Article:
3 guns did like the HW55 spring and shoot the 7.33s in the 695 to 710 fps range (RWS 7gr pistol and RWS 6.9 hollow points shoot between 725 and 740fps acceptably well but are not tack drivers like the JSBs 7.33s and 7.79s)

Virtually every 300 preferred the AA 7.79gr or the JSB 7.79 gr as its favorite pellet with the JSB 7.33 equal to or a very close second favorite.

These three fast guns have one thing in common that I observe and that is when I hold my thumb over the breech seal to test for compression by pushing the piston forward, each one seems to have no blow by at all past the piston ring and seem to actually stop the piston with compressed air until I release it with my thumb...also...

I've moved one of these tight "chamber/piston" to a different barrel/ action but the speed was not there so I concluded that a particular barrel/breech and pellet fit therein also contributed to achieving the higher speeds....

Seems there are many variables to a spring guns performance...with all my fiddling no loss of accuracy after a 300 settled in its new components at the higher speeds.
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Joined: September 1st, 2016, 2:30 pm

May 27th, 2017, 7:24 pm #4

Very interesting info. I appreciate your willingness to share the knowledge you have in this field and always enjoy your posts on the subject.

I have done a lot of searching and will continue to do so. Some may feel I am wasting my time but I do not. Although I'm not looking to "hot rod" any of my 300s', I really want to know how much of a difference there is with these springs and how close the tolerances really are . To do so I need the exact two measurements . I will eventually fine the information I'm looking for and I'm in no rush.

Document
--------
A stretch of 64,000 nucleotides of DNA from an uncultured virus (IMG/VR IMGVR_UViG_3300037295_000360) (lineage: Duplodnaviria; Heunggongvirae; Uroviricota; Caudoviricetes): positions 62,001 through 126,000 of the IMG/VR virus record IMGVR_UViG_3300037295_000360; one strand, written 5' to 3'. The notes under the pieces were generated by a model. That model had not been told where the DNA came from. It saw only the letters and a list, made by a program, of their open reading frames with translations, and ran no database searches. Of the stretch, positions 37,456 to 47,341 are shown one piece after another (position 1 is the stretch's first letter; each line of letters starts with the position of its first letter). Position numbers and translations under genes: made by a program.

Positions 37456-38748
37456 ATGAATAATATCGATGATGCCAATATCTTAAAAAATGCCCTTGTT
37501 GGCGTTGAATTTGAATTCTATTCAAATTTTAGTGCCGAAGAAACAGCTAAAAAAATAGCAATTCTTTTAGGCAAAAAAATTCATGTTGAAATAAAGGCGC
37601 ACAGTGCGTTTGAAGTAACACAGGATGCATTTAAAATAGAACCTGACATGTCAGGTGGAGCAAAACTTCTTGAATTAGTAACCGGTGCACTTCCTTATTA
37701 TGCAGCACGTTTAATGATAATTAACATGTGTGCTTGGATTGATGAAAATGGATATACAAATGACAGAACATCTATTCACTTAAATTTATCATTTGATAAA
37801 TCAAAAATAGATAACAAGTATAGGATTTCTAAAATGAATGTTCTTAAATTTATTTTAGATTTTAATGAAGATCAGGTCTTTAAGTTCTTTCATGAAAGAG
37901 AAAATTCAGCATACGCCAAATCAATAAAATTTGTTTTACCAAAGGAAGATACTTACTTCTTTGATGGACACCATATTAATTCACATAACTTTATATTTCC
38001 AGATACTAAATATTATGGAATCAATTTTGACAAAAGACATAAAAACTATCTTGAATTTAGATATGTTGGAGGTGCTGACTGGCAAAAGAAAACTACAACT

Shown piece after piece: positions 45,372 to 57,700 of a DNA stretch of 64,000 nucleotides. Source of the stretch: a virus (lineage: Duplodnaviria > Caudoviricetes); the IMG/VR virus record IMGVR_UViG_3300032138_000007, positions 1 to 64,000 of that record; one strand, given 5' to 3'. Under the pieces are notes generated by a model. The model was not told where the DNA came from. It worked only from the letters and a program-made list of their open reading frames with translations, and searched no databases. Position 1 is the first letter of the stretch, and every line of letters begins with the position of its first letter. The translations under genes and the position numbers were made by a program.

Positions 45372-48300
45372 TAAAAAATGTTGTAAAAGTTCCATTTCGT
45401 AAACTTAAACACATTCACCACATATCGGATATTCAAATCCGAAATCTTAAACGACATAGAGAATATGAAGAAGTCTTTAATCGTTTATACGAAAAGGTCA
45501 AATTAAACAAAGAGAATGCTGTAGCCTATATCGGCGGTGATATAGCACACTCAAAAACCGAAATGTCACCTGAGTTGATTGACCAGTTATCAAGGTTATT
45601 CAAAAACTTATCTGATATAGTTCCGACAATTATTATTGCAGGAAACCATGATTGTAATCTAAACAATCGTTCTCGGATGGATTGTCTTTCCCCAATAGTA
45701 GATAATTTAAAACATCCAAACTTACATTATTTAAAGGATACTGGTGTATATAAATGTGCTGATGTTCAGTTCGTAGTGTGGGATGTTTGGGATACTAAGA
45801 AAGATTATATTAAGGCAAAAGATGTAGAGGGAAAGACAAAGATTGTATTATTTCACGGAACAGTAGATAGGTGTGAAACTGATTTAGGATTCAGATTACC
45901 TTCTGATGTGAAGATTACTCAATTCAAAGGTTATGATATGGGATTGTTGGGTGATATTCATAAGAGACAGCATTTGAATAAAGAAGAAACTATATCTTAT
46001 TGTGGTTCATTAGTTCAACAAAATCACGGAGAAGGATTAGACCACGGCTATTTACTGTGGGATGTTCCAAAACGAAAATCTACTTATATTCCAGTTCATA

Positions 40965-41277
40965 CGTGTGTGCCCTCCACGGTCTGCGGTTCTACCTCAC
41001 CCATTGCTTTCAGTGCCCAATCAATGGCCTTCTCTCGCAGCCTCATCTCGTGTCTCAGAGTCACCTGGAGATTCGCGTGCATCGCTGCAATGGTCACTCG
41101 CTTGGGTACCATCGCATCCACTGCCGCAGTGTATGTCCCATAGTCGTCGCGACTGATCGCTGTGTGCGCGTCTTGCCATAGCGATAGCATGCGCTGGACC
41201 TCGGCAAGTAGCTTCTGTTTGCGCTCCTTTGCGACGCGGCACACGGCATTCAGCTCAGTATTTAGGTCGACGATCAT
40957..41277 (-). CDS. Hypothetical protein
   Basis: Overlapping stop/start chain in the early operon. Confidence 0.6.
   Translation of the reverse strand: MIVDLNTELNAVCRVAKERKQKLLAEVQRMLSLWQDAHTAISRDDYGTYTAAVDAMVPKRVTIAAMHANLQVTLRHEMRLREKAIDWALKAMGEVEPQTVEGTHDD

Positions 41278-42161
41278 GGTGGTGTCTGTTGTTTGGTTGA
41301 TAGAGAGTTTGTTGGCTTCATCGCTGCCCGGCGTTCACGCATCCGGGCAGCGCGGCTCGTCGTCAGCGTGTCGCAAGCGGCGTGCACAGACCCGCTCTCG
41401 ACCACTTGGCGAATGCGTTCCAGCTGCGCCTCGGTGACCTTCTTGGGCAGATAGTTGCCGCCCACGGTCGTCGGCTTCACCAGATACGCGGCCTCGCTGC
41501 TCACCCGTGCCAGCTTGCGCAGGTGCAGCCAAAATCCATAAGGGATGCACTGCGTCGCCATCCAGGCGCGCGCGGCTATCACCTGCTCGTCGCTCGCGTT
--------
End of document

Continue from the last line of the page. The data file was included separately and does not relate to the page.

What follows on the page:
I hoping someone has the information I'm looking for, you never know if you don't ask.
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Joined: December 18th, 2015, 10:18 am

May 28th, 2017, 1:02 am #5

are what was given in the forum discussions...I never actually took an exact measurement of these...the OEM spring dimensions are 20mm OD, 14.7mm ID, a 2.65 mm wire thickness , 210mm length per individual spring with 15 coils each wound in opposite directions. This could be the total length of both springs....that comes from a list of spring dimensions for individual makes and models of spring airguns.

Useful if you must substitute a different spring to power up or down or what ever...

from experience I put in a 31 coil spring with a wire diameter of .110...the gun would not cock because the spring was coil bound completely compressed...31 x .110= 3.42 inches or roughly 87 mm.

I recall trying to measure the piston stroke and I recall it was very close to the 65mm (67mm sticks in my mind because I shave down the piston bumper flat and to a minimum to gain swept volume and still cushion the piston.)

You have about 6 inches total to put in a 8.5 to 10 inch spring with 29 coils of .108 wire.
I hope this helps ...
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Joined: September 1st, 2016, 2:30 pm

May 28th, 2017, 10:05 am #6

...that's exactly what I was looking for. Thanks again.